Back to Africa Movement Gathers Pace

By Kwaku | New African, January 2019 | Go to article overview

Back to Africa Movement Gathers Pace


Kwaku, New African


Although Ghana officially launched the Return to Africa project last year, the history of Africans in the diaspora returning to the Mother Continent goes back two centuries. Kwaku examines the historical records to chart this movement.

With Ghana's President Nana Akufo-Addo having personally launched The Year of Return (TYOR) project in Washington DC last autumn, Ghana is poised to be the number one destination for African-Americans and other diaspora Africans in 2019. However, as we shall see, there's a long history of Africans returning to Ghana and other African countries.

TYOR's year-long activities include concerts, a carnival and an investment summit, as well as history, youth, cultural and Pan-Africanism programmes. Although the project aims to attract mainly diaspora Africans, including second-generation Ghanaians, from all parts of the world, the focus is heavily tilted towards African-Americans. The reason being that this year marks the 400th anniversary of the landing of the first recorded arrivals of Africans in what is now the United States.

The status of the 20 trafficked Africans who arrived on a Spanish ship at Jamestown, Virginia in 1619 is still debated. As chattel enslavement had not yet officially begun in England's North American colonies, the speculation is that the Africans were either enslaved or indentured workers, or a mixture of both.

But within fifty years, chattel enslavement had become legalised in Virginia and other states, and particularly in the southern states, chattel enslavement was to become the key driver of the plantation economies that flourished well into the late 19th century.

The insatiable need for enslaved Africans meant millions of Africans were trafficked from Africa across the Atlantic to plantations in the Caribbean and Doth North and South America, which resulted in significant African diasporas in the so-called New World. Nominal emancipation of Africans in this region came over a long period.

In 1793, the Africans in Haiti became the first to be emancipated, and on 1 January 1804, they declared Haiti an enslavement-free republic, following the African-led Haitian Revolution of 1791-1804. In 1838, the Africans in the British Caribbean were emancipated. The 1833 Slavery Abolition Act only freed Africans aged up to six in 1834 (the servitude of slaves over six being abolished in two stages). The last of the Latin American countries to abolish enslavement were Cuba in 1886 and Brazil in 1888.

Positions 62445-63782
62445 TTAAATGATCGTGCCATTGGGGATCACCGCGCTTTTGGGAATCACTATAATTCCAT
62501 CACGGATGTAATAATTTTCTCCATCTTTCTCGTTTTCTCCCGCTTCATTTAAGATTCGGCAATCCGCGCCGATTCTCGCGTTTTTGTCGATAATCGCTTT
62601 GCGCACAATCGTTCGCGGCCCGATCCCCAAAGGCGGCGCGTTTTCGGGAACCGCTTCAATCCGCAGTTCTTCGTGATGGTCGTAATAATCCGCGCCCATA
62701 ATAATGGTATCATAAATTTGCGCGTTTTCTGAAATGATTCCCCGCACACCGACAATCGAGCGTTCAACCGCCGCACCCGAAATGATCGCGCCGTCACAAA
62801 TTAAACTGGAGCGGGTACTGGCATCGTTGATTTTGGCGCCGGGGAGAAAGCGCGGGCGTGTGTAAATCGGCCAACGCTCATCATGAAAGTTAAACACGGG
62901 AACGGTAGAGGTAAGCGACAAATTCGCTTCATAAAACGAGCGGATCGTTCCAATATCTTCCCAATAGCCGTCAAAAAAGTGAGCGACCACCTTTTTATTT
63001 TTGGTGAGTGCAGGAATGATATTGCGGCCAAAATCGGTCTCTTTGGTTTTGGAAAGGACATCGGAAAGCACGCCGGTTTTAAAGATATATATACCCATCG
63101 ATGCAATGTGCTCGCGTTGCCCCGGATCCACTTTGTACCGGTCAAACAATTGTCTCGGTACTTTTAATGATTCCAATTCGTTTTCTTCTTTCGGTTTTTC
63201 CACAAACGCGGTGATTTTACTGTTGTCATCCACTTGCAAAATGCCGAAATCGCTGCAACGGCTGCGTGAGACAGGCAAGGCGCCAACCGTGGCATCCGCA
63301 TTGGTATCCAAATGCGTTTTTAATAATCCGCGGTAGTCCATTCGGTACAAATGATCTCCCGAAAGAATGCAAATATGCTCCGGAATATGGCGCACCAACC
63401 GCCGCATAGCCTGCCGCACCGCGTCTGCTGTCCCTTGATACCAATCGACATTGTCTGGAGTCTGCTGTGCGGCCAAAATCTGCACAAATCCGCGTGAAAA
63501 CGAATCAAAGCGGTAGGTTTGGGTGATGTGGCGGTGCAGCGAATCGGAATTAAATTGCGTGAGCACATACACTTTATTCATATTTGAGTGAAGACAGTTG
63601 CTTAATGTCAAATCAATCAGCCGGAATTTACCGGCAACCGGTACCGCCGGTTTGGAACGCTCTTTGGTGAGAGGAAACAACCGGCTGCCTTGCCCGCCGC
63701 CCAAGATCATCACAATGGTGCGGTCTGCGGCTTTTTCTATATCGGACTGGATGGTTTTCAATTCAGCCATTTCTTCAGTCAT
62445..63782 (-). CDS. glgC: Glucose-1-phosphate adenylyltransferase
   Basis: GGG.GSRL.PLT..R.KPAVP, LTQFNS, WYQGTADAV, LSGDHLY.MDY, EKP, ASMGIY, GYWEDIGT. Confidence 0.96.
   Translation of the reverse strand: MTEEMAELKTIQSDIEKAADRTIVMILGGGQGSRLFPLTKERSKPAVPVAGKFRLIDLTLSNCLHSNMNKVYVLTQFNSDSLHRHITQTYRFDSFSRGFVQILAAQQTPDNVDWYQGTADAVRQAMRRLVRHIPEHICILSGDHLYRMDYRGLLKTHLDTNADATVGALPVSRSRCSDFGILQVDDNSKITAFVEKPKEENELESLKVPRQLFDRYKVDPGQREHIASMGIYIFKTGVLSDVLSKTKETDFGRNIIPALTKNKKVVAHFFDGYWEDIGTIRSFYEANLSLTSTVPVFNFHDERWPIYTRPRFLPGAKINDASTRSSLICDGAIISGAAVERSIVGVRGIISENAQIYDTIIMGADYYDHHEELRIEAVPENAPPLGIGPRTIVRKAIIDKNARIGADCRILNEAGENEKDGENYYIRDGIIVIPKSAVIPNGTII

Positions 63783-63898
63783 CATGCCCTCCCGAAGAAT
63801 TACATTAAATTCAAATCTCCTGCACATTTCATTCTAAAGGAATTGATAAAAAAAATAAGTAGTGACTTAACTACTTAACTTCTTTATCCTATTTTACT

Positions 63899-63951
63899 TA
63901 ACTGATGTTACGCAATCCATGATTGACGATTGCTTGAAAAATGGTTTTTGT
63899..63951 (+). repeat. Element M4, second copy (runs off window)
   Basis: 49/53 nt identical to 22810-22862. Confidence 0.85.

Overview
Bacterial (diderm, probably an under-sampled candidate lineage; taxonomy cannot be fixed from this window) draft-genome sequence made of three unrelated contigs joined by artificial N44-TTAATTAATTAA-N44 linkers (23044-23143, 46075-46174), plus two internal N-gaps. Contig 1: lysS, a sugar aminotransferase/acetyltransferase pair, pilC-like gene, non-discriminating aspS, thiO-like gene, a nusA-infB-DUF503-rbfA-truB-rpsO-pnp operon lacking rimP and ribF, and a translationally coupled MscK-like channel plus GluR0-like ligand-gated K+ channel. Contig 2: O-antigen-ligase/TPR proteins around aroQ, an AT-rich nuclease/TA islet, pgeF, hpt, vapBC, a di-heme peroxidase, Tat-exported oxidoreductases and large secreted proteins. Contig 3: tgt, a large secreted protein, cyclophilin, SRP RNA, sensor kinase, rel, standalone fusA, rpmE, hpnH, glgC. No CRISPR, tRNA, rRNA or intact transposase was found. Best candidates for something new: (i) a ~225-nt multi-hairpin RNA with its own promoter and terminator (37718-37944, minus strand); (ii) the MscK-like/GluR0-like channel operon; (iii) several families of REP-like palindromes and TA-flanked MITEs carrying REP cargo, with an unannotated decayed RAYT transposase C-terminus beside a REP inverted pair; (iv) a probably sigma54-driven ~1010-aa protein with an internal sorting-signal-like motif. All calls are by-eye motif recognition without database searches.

Early returnees

Brazil, which today has the largest African population outside of Africa, provided one of the earliest and largest volumes of returnees.

The earliest returnees from Brazil to West Africa include some of those who took part in the January 1835 Male revolt, also known as The Great Revolt. During the 19th century, thousands of free and enslaved Africans emigrated from Brazil to present-day Nigeria, Benin, Ghana and Togo.

These Afro-Brazilians, known as Tabom people, integrated into their West African local societies, swapped Portuguese for the English and French lingua franca, and indigenous languages. Today, it's their surnames, such as de Souza, Peregrino or Plange, that tell of their Brazilian sojourn. My maternal lineage comes from the Ghanaian Tabom people, and at the time of writing, my daughter is back in Brazil researching the Tabom history for a documentary film.

Thanks to Steven Spielberg's 1997-directed film Amistad, many people know the story of the returnees from Cuba. The film tells the historical story of the enslaved Africans who took over the ship La Amistad, which was transporting them from Havana, Cuba to their owners' US plantations in 1839.

The Africans, who were Mende people from Sierra Leone, spared a few of the European ship's crew and ordered them to sail to Africa. To cut a long story short, the remaining crew had no intention of sailing to Africa, and with the 53 Africans not having any nautical experience, the ship zig-zagged across the Atlantic for 63 days until it entered US waters, whereupon the US naval authorities arrested the ship on 26 August 1839. …

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